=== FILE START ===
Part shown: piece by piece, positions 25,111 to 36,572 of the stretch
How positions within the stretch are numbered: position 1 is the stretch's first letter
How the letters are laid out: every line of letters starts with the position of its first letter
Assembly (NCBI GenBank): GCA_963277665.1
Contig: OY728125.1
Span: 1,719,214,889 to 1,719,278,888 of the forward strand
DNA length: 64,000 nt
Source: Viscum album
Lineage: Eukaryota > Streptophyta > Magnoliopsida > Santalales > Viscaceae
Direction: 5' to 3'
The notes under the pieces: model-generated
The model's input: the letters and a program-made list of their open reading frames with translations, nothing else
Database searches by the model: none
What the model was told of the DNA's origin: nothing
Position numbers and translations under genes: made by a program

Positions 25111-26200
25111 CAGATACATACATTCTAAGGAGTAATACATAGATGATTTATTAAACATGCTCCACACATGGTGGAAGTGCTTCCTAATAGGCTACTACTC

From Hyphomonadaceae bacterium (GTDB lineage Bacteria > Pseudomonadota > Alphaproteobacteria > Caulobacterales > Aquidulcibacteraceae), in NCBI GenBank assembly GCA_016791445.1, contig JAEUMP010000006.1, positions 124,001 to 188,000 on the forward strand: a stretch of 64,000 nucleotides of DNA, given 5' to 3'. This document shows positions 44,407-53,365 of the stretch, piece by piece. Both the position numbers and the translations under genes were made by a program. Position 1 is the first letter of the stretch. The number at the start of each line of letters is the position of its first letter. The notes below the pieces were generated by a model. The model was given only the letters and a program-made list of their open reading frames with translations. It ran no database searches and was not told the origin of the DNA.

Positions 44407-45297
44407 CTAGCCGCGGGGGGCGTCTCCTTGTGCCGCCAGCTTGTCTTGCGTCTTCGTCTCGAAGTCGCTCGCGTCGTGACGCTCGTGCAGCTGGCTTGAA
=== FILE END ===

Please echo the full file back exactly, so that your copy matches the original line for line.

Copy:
Part shown: piece by piece, positions 25,111 to 36,572 of the stretch
How positions within the stretch are numbered: position 1 is the stretch's first letter
How the letters are laid out: every line of letters starts with the position of its first letter
Assembly (NCBI GenBank): GCA_963277665.1
Contig: OY728125.1
Span: 1,719,214,889 to 1,719,278,888 of the forward strand
DNA length: 64,000 nt
Source: Viscum album
Lineage: Eukaryota > Streptophyta > Magnoliopsida > Santalales > Viscaceae
Direction: 5' to 3'
The notes under the pieces: model-generated
The model's input: the letters and a program-made list of their open reading frames with translations, nothing else
Database searches by the model: none
What the model was told of the DNA's origin: nothing
Position numbers and translations under genes: made by a program

Positions 25111-26200
25111 CAGATACATACATTCTAAGGAGTAATACATAGATGATTTATTAAACATGCTCCACACATGGTGGAAGTGCTTCCTAATAGGCTACTACTC

From Hyphomonadaceae bacterium (GTDB lineage Bacteria > Pseudomonadota > Alphaproteobacteria > Caulobacterales > Aquidulcibacteraceae), in NCBI GenBank assembly GCA_016791445.1, contig JAEUMP010000006.1, positions 124,001 to 188,000 on the forward strand: a stretch of 64,000 nucleotides of DNA, given 5' to 3'. This document shows positions 44,407-53,365 of the stretch, piece by piece. Both the position numbers and the translations under genes were made by a program. Position 1 is the first letter of the stretch. The number at the start of each line of letters is the position of its first letter. The notes below the pieces were generated by a model. The model was given only the letters and a program-made list of their open reading frames with translations. It ran no database searches and was not told the origin of the DNA.

Positions 44407-45297
44407 CTAGCCGCGGGGGGCGTCTCCTTGTGCCGCCAGCTTGTCTTGCGTCTTCGTCTCGAAGTCGCTCGCGTCGTGACGCTCGTGCAGCTGGCTTGAA